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Nucleic Acids Res. 2011 Oct;39(19):8612-27. doi: 10.1093/nar/gkr497. Epub 2011 Jul 12.

Key features of the two-intron Saccharomyces cerevisiae gene SUS1 contribute to its alternative splicing.

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  • 1Division of Biological Sciences, Molecular Biology Section, University of California, San Diego, CA 92093-0377, USA.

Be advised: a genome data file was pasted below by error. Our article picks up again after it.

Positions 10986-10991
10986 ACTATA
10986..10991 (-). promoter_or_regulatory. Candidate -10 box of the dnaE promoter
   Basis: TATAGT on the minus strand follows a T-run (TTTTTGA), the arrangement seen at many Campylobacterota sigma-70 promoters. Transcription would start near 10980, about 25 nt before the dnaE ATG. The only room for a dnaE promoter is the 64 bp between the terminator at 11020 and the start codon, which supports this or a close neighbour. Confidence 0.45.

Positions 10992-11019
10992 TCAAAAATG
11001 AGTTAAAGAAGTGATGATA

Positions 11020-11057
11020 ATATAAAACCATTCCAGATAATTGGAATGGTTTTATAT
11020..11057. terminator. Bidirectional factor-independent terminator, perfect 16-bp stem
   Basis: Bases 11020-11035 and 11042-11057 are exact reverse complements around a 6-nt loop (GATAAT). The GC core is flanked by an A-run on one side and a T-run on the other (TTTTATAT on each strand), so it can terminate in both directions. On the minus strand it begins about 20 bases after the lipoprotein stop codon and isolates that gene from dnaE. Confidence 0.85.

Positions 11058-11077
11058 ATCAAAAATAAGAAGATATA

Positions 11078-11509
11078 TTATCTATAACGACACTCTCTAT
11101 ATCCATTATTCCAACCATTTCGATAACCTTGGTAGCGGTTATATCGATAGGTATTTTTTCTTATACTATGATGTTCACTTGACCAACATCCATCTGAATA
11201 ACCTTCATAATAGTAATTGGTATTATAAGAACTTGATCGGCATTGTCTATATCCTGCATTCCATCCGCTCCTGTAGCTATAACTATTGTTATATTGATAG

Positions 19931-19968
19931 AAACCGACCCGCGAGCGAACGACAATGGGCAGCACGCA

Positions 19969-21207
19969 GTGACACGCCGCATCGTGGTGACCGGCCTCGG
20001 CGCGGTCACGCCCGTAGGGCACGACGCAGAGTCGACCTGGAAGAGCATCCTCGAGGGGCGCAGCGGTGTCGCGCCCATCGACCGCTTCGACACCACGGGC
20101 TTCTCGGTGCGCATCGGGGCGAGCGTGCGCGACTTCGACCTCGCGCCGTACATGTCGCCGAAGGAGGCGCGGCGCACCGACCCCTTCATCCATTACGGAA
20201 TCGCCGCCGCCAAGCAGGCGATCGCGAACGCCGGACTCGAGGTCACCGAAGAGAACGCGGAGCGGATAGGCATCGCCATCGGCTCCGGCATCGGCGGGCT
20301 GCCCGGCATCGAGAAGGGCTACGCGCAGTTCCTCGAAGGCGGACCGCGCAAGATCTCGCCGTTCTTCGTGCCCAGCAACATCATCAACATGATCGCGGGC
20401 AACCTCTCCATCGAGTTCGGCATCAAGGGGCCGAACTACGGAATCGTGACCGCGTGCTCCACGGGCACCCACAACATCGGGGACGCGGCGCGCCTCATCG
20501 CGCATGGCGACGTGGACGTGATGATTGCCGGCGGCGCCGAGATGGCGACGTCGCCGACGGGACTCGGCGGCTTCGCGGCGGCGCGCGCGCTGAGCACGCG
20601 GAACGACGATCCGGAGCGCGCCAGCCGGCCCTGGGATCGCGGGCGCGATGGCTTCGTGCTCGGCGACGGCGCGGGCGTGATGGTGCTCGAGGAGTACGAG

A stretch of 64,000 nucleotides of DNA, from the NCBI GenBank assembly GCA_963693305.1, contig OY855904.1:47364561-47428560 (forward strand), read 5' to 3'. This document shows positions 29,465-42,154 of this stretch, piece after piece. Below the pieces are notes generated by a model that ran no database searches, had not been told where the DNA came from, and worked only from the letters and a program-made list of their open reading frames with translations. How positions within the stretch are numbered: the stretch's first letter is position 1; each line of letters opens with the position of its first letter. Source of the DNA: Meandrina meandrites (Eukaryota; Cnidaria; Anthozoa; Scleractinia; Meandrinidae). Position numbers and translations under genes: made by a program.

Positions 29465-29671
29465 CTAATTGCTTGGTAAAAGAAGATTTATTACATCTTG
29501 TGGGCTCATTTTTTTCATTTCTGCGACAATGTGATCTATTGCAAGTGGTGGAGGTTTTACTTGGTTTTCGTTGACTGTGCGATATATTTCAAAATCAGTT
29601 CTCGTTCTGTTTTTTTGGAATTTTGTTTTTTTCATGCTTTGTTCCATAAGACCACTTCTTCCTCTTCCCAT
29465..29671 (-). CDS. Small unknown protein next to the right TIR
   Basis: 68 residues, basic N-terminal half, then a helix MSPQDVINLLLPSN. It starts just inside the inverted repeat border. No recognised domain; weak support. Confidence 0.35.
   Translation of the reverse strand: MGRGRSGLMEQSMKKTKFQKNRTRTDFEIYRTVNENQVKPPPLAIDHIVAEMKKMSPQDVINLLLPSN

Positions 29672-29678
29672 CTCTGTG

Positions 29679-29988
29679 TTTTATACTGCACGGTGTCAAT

Alternative pre-mRNA splicing allows dramatic expansion of the eukaryotic proteome and facilitates cellular response to changes in environmental conditions. The Saccharomyces cerevisiae gene SUS1, which encodes a protein involved in mRNA export and histone H2B deubiquitination, contains two introns; non-canonical sequences in the first intron contribute to its retention, a common form of alternative splicing in plants and fungi. Here we show that the pattern of SUS1 splicing changes in response to environmental change such as temperature elevation, and the retained intron product is subject to nonsense-mediated decay. The activities of different splicing factors determine the pattern of SUS1 splicing, including intron retention and exon skipping. Unexpectedly, removal of the 3' intron is affected by splicing of the upstream intron, suggesting that cross-exon interactions influence intron removal. Production of different SUS1 isoforms is important for cellular function, as we find that the temperature sensitivity and histone H2B deubiquitination defects observed in sus1Δ cells are only partially suppressed by SUS1 cDNA, but SUS1 that is able to undergo splicing complements these phenotypes. These data illustrate a role for S. cerevisiae alternative splicing in histone modification and cellular function and reveal important mechanisms for splicing of yeast genes containing multiple introns.

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